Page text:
Over the past several years, we’ve seen an influx of modestly-sized timepieces from the dominant industry players. Even the leaders of the “wrist-saucer” trend, Panerai and Breitling, have changed their strategy and started developing a more approachable range. It turns out after years of wristwatches growing exponentially to the point where they dwarf anyone that isn’t an Expendables-style action star, not everyone wants to look like the Last Action Hero when they’re at the office. While it’s still more common than not to see watches landing over the 40-mm mark, it’s a good sign for the industry, especially for those with dainty wrists, that we’re slowly shifting back to more classically-proportioned timepieces. We rounded up six watches from the past few years, all from top-selling brands, that embrace the sub-40-mm fit.
One of Tudor’s most discussed watches of recent years, perhaps only overshadowed by its travel-time, Pepsi-colored sibling, was the Black Bay Fifty-Eight. The watch condenses what we love about the Black Bay into a smaller 39-mm by 11.9-mm frame (for reference, the original Black Bay was 41 mm by 14.75 mm) and retains the main attributes of Tudor’s most well-regarded watch family. Yup, the Snowflake hands; the blend of applied triangular, circular, and rectangular indexes; the enlarged crown stamped with the Tudor Rose; and the Tudor shield logo are all here. The Fifty-Eight’s old-school appeal and name come directly from the Tudor Submariner Reference 7924 “Big Crown” that was originally released in 1958, and has since become one of the most sought-after vintage Tudor timepieces. So, could the BB-58 become the Platonic Ideal of a Black Bay? For some, it likely already is; for everyone else, we’ll just have to wait and see what comes next. One thing is for sure, the Black Bay Fifty-Eight isn’t going anywhere. It’s priced at $3,250 on a leather or fabric strap and $3,575 on an Oyster-style riveted steel bracelet.
One of the biggest surprises at SIHH 2018 had to do with the fact that, for the first time in as long as anybody could remember, Panerai shifted directions. Just for example, the new Base Logo model is an ideal entry-level piece with an in-house movement for the aspiring Paneristi at less than $5,000, and the update to the Luminor Due line embraced a whole new status quo for the brand. With dimensions at 38 mm across , last year’s Luminor Due is Panerai’s smallest timepiece in recent history. It features every single recognizable Panerai trait such as the crown guard, sandwich dial, raised bezel, and cushion case, yet comes in an inherently wearable diameter. For those who always loved the Panerai design identity, but refused to wear one with a suit, this one’s for you. Pricing starts at $6,000.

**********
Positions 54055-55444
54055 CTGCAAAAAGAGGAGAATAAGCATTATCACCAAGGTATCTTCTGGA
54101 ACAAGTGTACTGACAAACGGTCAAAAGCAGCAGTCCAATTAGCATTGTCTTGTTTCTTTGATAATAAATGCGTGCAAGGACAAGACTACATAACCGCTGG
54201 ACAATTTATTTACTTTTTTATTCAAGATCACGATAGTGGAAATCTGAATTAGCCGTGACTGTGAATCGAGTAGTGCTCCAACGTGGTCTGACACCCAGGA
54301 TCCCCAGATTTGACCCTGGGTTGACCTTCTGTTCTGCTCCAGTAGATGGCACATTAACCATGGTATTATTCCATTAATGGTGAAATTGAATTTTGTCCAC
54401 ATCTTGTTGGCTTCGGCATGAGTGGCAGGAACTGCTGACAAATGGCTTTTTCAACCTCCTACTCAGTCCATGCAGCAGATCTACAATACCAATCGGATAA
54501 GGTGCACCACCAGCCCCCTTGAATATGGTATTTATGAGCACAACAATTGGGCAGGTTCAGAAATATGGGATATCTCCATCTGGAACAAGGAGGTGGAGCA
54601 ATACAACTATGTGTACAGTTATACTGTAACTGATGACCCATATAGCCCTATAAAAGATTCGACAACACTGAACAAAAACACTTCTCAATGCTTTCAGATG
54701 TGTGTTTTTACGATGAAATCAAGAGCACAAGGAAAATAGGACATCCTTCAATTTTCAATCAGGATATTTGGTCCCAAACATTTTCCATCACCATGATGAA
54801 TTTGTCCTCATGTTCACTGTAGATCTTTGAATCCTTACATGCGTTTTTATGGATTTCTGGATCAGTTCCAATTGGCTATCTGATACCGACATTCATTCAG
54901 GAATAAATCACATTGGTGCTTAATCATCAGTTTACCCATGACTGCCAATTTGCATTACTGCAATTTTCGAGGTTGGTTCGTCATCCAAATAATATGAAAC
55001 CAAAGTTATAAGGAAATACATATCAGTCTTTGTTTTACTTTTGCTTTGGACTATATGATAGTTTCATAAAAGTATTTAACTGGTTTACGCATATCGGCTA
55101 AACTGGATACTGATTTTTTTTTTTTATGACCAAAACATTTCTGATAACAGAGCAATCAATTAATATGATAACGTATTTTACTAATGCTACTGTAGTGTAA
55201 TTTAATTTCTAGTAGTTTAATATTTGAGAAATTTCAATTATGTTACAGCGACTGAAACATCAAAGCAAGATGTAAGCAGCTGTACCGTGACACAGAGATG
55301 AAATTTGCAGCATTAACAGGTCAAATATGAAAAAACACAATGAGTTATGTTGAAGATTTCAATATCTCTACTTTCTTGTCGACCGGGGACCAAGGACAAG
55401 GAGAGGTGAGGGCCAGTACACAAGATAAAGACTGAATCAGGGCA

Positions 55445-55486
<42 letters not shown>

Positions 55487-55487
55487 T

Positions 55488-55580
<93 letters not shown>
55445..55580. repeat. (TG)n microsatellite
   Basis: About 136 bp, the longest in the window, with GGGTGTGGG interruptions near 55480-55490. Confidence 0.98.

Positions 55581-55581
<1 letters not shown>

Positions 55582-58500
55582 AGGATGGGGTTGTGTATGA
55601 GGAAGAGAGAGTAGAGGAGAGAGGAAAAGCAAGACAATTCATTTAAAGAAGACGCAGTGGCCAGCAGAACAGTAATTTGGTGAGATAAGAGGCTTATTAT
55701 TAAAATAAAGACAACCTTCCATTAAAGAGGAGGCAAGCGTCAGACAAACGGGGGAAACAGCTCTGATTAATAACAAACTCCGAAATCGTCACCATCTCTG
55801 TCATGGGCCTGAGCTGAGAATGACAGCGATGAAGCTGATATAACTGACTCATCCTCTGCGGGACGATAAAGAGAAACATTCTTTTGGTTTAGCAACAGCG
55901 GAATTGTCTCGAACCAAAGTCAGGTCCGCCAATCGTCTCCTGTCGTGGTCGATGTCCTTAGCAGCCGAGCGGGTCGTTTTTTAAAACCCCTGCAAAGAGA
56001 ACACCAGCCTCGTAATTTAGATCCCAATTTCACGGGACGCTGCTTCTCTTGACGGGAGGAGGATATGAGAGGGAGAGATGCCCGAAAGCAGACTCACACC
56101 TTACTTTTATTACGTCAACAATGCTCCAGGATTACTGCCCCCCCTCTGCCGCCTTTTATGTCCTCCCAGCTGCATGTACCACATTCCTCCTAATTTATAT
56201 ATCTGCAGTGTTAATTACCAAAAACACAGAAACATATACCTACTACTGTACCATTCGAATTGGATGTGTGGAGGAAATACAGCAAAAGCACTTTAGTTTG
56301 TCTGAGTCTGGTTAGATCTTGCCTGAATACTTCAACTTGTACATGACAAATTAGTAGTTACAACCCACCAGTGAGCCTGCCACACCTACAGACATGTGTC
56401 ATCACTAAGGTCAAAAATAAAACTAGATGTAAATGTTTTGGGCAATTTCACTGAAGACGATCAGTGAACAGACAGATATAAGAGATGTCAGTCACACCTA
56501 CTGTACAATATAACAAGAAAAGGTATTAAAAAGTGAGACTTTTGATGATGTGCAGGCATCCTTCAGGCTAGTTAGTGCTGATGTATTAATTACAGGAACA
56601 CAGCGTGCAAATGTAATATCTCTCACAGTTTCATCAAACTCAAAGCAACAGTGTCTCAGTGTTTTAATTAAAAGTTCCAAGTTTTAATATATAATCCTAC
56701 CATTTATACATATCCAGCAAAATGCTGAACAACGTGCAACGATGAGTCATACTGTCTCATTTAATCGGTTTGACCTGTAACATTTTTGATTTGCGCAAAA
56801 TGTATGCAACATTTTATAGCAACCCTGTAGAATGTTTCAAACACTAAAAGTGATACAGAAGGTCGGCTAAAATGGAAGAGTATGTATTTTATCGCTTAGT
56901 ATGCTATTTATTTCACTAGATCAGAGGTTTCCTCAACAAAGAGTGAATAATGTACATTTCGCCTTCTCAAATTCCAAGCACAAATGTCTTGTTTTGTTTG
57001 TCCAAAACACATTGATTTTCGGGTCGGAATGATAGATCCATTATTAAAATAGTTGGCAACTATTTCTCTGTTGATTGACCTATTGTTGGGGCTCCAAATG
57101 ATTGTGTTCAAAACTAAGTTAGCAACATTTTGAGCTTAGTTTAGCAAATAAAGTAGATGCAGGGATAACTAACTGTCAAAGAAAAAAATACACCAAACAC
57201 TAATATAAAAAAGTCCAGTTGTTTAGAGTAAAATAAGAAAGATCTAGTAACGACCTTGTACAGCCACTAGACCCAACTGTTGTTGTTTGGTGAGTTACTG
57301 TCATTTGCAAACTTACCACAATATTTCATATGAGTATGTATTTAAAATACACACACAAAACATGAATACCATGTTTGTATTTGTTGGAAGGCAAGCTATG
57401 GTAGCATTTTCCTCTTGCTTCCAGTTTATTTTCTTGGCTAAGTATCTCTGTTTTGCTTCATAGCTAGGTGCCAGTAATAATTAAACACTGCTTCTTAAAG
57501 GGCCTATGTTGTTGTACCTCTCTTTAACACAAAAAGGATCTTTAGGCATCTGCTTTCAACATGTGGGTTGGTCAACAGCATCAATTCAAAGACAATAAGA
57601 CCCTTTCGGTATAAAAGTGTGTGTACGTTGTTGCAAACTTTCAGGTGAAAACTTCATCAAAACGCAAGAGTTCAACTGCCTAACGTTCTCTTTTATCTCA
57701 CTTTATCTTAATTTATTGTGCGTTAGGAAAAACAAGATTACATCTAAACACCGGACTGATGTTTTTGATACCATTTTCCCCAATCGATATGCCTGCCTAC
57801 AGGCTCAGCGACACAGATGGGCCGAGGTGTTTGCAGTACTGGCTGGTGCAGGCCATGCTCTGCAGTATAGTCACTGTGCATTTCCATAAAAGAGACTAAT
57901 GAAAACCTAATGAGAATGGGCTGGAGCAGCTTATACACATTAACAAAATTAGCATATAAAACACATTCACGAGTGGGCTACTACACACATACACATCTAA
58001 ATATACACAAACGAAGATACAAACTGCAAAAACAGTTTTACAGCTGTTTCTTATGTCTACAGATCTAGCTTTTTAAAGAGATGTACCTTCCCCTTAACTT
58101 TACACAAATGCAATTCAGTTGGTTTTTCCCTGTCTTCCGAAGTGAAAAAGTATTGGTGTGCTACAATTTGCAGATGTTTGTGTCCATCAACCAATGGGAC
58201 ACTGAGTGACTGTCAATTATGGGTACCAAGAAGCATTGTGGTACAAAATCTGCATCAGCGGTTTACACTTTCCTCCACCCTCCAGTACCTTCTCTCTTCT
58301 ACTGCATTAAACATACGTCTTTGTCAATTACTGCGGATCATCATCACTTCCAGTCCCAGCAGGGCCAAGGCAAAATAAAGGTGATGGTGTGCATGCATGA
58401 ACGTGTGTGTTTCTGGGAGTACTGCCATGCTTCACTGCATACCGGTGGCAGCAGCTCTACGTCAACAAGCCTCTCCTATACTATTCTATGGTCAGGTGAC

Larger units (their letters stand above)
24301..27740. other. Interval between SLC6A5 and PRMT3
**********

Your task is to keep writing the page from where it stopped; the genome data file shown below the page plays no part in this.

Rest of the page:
The Omega Seamaster Aqua Terra Master Chronometer 38 mm was a part of the brand’s 2017 lineup. It was released alongside two other Aqua Terra models that came in at over 40 mm, but this stainless-steel iteration with a striking blue dial and integrated steel bracelet won over a lot of hearts during that year’s Baselworld showcase. The dial is sun-brushed and features the popular horizontal line motif that is inspired by the wooden decks of vintage sailboats. Inside the watch is Omega’s in-house Caliber 8800 that has been certified by METAS as a Master Chronometer. Price: $5,500.
Georges Kern had a few immediate goals when he became the head honcho at Breitling. One of those was a renewed focus on bringing collectors that felt alienated by the brand’s previous decade of masculine posturing in oversized cases and overcrowded dials back into the fold. With that in mind, the Navitimer 1 Automatic 38 is the purest distillation of this new philosophy. It eschews the typical chronograph complication that people have long associated with the Navitimer, yet keeps the classic slide rule functionality on its outer bezel. Further distinguished by a beaded bezel that references the original Navitimer from 1954, this update keeps the brand heritage in full perspective while venturing into refreshed territory. The Breitling Navitimer 1 Automatic 38 is priced at $4,300 in steel with a crocodile leather strap, $4,860 in steel on a steel bracelet, and $5,820 in rose gold.
The Grand Seiko SBGH263 is a prime example of why the upscale Japanese marque is one of the most remarkable watch brands working today. Released in 2018 as a limited edition, the stainless-steel dress watch introduces a concept dial color called “Shironeri” that references the off-white silk of a Japanese wedding dress. It’s a simple time-and-date watch, but the charisma of the dial — with its Arabic numerals (somewhat rare for Grand Seiko) and refined presentation — is what makes it so memorable. Powering the 39.5-mm watch is Caliber 9S85, one of Grand Seiko’s renowned Hi-Beat movements. Price: $6,200.
One of the most popular watches that Rolex introduced in recent years came in steel, yet it wasn’t a sport or travel-time timepiece. Surprised? Don’t be. The Rolex Oyster Perpetual 39 has been continuously underrated since it was first released in 2015 and its latest update was no exception. Offered for the first time in white and black, both of the monochromatic variations are superlative examples of Rolex at its most basic. In fact, the time-only model is the simplest timepiece that the brand produces, making it a great point-of-entry for neophyte collectors or those looking for a daily wearer that straddles the line between dressy and casual. Keeping with the theme of simplicity, there has been absolutely nothing changed on the inside or outside of this watch other than its dial color. The Rolex Oyster Perpetual 39 in white and black is priced at $5,700.